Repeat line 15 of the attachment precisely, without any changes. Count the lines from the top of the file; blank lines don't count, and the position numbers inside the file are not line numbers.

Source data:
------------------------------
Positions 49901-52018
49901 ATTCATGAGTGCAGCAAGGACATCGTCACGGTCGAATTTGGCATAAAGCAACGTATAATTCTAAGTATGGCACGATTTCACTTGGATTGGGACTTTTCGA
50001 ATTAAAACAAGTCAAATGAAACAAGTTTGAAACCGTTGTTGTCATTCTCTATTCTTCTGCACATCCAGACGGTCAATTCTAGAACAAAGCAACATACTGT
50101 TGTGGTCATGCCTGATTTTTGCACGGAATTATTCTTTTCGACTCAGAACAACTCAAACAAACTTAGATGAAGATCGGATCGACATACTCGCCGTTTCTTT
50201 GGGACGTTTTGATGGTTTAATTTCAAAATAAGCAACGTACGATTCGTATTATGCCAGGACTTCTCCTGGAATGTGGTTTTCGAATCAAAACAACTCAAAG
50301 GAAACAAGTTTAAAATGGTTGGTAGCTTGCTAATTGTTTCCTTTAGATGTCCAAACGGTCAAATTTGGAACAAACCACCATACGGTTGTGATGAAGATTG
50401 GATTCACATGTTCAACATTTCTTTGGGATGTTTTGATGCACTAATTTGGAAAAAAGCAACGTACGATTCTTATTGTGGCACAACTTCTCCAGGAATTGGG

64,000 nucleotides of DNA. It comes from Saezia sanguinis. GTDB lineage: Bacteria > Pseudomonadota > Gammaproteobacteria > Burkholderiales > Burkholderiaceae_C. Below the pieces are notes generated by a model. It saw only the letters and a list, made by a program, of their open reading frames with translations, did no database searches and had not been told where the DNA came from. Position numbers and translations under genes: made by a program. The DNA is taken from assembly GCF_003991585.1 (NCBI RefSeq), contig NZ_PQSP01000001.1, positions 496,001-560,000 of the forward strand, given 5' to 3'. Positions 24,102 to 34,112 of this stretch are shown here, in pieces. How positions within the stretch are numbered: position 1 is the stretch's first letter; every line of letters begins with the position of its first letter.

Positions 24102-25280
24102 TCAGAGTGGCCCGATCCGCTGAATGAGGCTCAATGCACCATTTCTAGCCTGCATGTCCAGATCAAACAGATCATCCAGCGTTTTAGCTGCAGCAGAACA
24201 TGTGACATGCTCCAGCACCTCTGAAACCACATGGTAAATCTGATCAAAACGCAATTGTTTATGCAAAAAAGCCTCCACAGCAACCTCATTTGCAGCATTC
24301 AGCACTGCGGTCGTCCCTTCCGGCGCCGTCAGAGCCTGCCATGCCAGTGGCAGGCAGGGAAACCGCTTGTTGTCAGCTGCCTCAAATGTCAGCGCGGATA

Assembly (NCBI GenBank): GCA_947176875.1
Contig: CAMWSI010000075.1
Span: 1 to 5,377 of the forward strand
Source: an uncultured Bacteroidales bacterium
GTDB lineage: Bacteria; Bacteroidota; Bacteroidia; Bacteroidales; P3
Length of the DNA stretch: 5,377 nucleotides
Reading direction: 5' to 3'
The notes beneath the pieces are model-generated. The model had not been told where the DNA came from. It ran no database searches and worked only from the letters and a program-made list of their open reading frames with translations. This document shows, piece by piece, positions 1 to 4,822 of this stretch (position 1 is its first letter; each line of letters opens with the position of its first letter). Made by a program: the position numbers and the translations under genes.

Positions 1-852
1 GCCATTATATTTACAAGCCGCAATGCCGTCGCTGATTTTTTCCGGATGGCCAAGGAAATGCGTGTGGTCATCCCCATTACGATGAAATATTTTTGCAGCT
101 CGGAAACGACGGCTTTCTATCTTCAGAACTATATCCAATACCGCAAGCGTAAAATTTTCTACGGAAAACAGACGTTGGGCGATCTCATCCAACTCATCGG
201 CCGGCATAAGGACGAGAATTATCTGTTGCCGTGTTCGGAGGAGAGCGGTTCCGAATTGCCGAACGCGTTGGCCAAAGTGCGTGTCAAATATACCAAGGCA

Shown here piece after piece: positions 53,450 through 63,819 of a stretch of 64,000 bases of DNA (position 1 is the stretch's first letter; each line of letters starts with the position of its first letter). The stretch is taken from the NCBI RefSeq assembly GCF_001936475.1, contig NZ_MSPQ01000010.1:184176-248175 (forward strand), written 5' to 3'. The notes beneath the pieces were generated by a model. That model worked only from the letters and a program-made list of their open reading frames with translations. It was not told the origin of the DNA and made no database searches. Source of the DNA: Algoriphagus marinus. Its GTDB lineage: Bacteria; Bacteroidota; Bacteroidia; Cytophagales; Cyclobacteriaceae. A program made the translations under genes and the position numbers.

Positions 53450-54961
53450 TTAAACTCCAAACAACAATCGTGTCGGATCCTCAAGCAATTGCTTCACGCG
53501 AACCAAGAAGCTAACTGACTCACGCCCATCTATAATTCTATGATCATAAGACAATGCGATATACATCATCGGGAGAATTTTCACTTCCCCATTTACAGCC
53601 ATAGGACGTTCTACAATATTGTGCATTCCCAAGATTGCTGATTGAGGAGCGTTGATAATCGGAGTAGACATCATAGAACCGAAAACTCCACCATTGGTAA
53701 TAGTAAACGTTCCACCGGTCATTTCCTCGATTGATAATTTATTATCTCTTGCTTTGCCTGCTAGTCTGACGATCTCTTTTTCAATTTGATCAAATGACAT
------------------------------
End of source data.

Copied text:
Span: 1 to 5,377 of the forward strand